09 Nov Customer Segmentation: Know Your Brand, Know Your Customer for the Best Service Strategies
Even with a defined customer base, different sections of your customers have different needs. Customer segmentation, grouping your customers by separate criteria, is helpful in many areas of your business. However, in regard to support, segmentation streamlines customer service. Examples: identify customer groups by location or product line; separate most active or high value customers from less active ones; if you are a B2B brand separate your small biz customer from your enterprise clients.
Lisa Painter, Sr. Director, Customer Experiences at Zendesk talks about assigning agents to customers in specific segments. In effect, this makes these agents experts on their segment, reduces transfers and shortens customer wait time.
This also allows for acquiring targeted sentiment and other customer data. Certain survey questions are only applicable to certain segments of your consumer base. Knowing which segments to ask what gives you usable data and eliminates potential negative responses or no responses cluttering up your data. Plus, you won’t be wasting your customers’ time either.
However, you can’t get into customer segmentation until you’ve done your brand and customer due diligence.
Know Your Brand
Before you can know your customer you need to know your brand. This goes beyond your product and your style guide. Consumers want brands who align with their values and lifestyle. According to a 2022 Harris Poll conducted by Google Cloud, 83% of consumers in the US want this and over three quarters of those surveyed had left a brand over a clash of values.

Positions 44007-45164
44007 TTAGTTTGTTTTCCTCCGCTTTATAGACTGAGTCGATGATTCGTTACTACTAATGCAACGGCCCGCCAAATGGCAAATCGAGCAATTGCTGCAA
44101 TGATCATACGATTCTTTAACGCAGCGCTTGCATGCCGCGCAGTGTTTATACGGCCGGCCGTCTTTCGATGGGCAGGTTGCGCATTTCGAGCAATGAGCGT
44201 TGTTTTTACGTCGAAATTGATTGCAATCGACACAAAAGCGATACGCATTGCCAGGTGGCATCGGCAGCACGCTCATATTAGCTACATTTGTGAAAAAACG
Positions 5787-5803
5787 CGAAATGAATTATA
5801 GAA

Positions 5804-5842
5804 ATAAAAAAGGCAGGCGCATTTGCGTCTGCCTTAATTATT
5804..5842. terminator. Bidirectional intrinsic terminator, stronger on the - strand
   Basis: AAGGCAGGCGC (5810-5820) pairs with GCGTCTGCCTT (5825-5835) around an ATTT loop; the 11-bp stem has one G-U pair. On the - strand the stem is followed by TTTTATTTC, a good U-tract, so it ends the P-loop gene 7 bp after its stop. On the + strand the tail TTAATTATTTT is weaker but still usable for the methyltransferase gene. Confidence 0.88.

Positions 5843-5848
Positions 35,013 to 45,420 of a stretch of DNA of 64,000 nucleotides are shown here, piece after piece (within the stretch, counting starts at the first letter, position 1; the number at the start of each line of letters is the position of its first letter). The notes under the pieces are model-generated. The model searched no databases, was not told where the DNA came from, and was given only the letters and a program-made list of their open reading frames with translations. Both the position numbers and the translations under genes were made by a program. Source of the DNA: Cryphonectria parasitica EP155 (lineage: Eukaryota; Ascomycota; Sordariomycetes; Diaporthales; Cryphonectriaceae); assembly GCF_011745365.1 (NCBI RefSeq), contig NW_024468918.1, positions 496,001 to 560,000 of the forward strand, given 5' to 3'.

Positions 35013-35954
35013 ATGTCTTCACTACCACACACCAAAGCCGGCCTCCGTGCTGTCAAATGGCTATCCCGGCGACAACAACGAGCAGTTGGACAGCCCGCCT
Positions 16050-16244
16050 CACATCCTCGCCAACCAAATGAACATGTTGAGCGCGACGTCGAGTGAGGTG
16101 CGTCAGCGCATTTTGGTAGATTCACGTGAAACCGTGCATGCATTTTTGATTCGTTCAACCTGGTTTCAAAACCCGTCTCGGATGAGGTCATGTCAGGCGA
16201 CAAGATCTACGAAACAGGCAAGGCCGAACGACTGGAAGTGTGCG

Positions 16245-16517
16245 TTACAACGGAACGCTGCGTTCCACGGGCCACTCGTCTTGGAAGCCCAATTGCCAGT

You can’t fake it either, at least not for long. Brand authenticity is more and more important to consumers. Research indicates 71% of consumers want to support authentic brands and 70% say these brands inspire confidence.
Forrester defines it this way: “Perceived brand authenticity is a function of what a company does and what a company says about what the company is.”
What you say and what you do need to match. To accomplish this you need to get clear on your brand identity:
- Can your customer service agents easily answer policy questions because your brand is so clearly defined?
- What is your brand vibe?
- What are your brand ethics?
- Is your product aligned with those ethics?
- Does your company culture match your brand voice?
- Transparency – Are you transparent with your customers about how materials/labor for your products are sourced?
- Are there current events or issues that are actionable in a way that reflects the values of your brand and your customers?
- Does your brand support any charities or initiatives either company created or in association with another entity?
- What are your goals for your brand and how your brand impacts your community/country/world?
Know Your Customer
Remember this phrase: de gustibus non disputandum? The classic Latin saying that translates roughly to: “ matters of taste are not to be disputed,” acknowledges different people like and need different things. It would exhaust your company resources to try to be everything to everyone. Instead, invest time and energy into defining your ideal customer and tracking their evolving needs.
Identify your key demographic or target audience. Demographic data covers socio-economic areas like race, age, gender identity, income, relationship status, education, family size, homeownership and location.
Notice that these categories don’t give insight into personality and only some insight into lifestyle habits, which may be key to your niche market. You could have two customers of the same age, race, gender identity, income, education and location but one is devoted to yoga and the other has no interest in exercise at all. That’s important if you sell yoga equipment.